Crude fell on Wednesday, with Brent tumbling by more than $1 but U.S. crude seeing modest declines, as traders ignored an unexpected drop in U.S. oil inventories amid expectations that Libya's bottlenecked oil hubs would soon reopen.
The slide began on Tuesday with news that a rebel group in eastern Libya had agreed with the government to end its seizure of oil ports, raising hopes for an end to an eight-month stalemate that has dried up state income. On Wednesday, a rebel official told Reuters they would reopen the smaller Zueitina oil port first, once they have clinched a final deal with the government. He said talks with the government were ongoing.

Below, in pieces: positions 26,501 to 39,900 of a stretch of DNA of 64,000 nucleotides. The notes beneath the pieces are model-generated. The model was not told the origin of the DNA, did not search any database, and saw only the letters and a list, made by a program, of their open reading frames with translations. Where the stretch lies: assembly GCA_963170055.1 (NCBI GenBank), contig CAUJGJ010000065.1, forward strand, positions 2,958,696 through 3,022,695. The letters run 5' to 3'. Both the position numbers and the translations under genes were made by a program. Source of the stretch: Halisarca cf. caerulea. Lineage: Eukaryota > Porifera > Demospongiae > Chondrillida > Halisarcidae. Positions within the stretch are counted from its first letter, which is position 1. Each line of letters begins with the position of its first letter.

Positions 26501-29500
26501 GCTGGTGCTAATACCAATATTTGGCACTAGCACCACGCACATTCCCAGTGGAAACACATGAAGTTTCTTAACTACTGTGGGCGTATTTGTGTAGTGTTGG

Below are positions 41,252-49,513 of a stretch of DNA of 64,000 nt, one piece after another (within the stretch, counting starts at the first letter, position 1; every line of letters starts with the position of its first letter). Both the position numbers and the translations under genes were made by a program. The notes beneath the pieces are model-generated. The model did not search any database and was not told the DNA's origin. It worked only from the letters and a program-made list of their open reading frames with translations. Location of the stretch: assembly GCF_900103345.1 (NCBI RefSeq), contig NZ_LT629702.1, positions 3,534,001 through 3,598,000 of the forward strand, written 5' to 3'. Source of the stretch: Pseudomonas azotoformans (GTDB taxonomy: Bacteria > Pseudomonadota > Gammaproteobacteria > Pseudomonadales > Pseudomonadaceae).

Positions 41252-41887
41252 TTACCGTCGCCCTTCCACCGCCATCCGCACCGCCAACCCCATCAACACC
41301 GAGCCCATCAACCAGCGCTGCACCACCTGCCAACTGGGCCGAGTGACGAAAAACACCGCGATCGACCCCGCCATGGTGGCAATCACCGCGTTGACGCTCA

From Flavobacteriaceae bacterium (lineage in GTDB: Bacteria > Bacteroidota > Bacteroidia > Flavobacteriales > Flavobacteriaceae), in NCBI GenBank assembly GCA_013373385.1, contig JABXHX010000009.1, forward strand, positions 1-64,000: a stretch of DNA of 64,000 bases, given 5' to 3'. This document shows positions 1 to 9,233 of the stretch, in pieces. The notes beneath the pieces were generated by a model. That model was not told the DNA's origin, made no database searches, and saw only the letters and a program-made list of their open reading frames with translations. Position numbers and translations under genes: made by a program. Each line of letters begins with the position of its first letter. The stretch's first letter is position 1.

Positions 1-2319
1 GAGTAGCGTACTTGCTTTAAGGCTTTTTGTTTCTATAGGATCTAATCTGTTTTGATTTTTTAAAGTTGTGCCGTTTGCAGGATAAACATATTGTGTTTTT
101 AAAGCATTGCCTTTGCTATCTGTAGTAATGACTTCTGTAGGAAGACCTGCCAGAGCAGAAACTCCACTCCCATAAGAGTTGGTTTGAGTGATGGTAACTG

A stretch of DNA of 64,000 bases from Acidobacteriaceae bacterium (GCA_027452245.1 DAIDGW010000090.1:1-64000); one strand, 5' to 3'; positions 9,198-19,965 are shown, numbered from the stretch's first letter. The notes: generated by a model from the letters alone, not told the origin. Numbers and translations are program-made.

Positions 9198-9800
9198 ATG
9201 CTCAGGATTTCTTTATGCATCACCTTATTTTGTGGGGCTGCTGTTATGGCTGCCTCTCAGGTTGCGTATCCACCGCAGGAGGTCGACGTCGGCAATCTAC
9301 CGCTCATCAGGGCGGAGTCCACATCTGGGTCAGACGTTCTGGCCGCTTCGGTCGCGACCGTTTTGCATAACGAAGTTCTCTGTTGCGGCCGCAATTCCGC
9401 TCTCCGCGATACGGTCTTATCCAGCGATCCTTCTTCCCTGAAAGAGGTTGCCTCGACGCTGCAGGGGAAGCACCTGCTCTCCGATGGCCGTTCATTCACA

Brent crude was down about $1, trading over $104 a barrel and its lowest since Nov. 8. U.S. crude pared early losses to end 12 cents lower at $99.62 a barrel. The May contract briefly fell to parity with the June contract, threatening to move to a discount, or contango, which signals ample supplies and weak demand.